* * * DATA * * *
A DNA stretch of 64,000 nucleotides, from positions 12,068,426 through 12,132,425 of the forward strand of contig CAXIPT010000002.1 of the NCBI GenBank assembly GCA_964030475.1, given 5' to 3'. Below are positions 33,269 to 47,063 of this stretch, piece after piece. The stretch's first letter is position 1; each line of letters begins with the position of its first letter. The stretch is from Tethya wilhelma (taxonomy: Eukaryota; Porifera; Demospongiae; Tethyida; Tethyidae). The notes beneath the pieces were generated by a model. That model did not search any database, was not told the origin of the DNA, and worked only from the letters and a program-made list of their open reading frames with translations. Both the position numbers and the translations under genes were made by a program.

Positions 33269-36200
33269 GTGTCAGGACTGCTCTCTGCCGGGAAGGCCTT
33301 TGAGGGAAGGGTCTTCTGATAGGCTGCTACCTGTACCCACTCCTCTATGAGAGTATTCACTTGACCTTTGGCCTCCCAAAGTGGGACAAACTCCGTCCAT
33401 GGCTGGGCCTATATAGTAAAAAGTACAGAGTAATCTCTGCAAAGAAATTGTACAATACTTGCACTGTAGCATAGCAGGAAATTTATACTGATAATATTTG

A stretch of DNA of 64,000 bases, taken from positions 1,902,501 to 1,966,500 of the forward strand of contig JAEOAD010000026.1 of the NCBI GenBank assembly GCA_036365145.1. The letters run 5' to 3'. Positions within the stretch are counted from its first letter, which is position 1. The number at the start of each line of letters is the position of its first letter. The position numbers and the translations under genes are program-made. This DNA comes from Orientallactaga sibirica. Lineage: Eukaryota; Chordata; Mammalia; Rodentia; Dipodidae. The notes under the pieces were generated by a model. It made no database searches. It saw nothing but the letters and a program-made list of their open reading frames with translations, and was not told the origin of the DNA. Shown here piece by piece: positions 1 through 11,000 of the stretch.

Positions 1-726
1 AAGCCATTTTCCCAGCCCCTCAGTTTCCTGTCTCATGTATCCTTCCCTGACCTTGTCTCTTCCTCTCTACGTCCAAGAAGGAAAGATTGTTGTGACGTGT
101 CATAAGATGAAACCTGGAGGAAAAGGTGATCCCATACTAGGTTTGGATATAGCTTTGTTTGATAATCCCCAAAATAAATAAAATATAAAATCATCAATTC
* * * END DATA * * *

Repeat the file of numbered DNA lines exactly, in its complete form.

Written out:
A DNA stretch of 64,000 nucleotides, from positions 12,068,426 through 12,132,425 of the forward strand of contig CAXIPT010000002.1 of the NCBI GenBank assembly GCA_964030475.1, given 5' to 3'. Below are positions 33,269 to 47,063 of this stretch, piece after piece. The stretch's first letter is position 1; each line of letters begins with the position of its first letter. The stretch is from Tethya wilhelma (taxonomy: Eukaryota; Porifera; Demospongiae; Tethyida; Tethyidae). The notes beneath the pieces were generated by a model. That model did not search any database, was not told the origin of the DNA, and worked only from the letters and a program-made list of their open reading frames with translations. Both the position numbers and the translations under genes were made by a program.

Positions 33269-36200
33269 GTGTCAGGACTGCTCTCTGCCGGGAAGGCCTT
33301 TGAGGGAAGGGTCTTCTGATAGGCTGCTACCTGTACCCACTCCTCTATGAGAGTATTCACTTGACCTTTGGCCTCCCAAAGTGGGACAAACTCCGTCCAT
33401 GGCTGGGCCTATATAGTAAAAAGTACAGAGTAATCTCTGCAAAGAAATTGTACAATACTTGCACTGTAGCATAGCAGGAAATTTATACTGATAATATTTG

A stretch of DNA of 64,000 bases, taken from positions 1,902,501 to 1,966,500 of the forward strand of contig JAEOAD010000026.1 of the NCBI GenBank assembly GCA_036365145.1. The letters run 5' to 3'. Positions within the stretch are counted from its first letter, which is position 1. The number at the start of each line of letters is the position of its first letter. The position numbers and the translations under genes are program-made. This DNA comes from Orientallactaga sibirica. Lineage: Eukaryota; Chordata; Mammalia; Rodentia; Dipodidae. The notes under the pieces were generated by a model. It made no database searches. It saw nothing but the letters and a program-made list of their open reading frames with translations, and was not told the origin of the DNA. Shown here piece by piece: positions 1 through 11,000 of the stretch.

Positions 1-726
1 AAGCCATTTTCCCAGCCCCTCAGTTTCCTGTCTCATGTATCCTTCCCTGACCTTGTCTCTTCCTCTCTACGTCCAAGAAGGAAAGATTGTTGTGACGTGT
101 CATAAGATGAAACCTGGAGGAAAAGGTGATCCCATACTAGGTTTGGATATAGCTTTGTTTGATAATCCCCAAAATAAATAAAATATAAAATCATCAATTC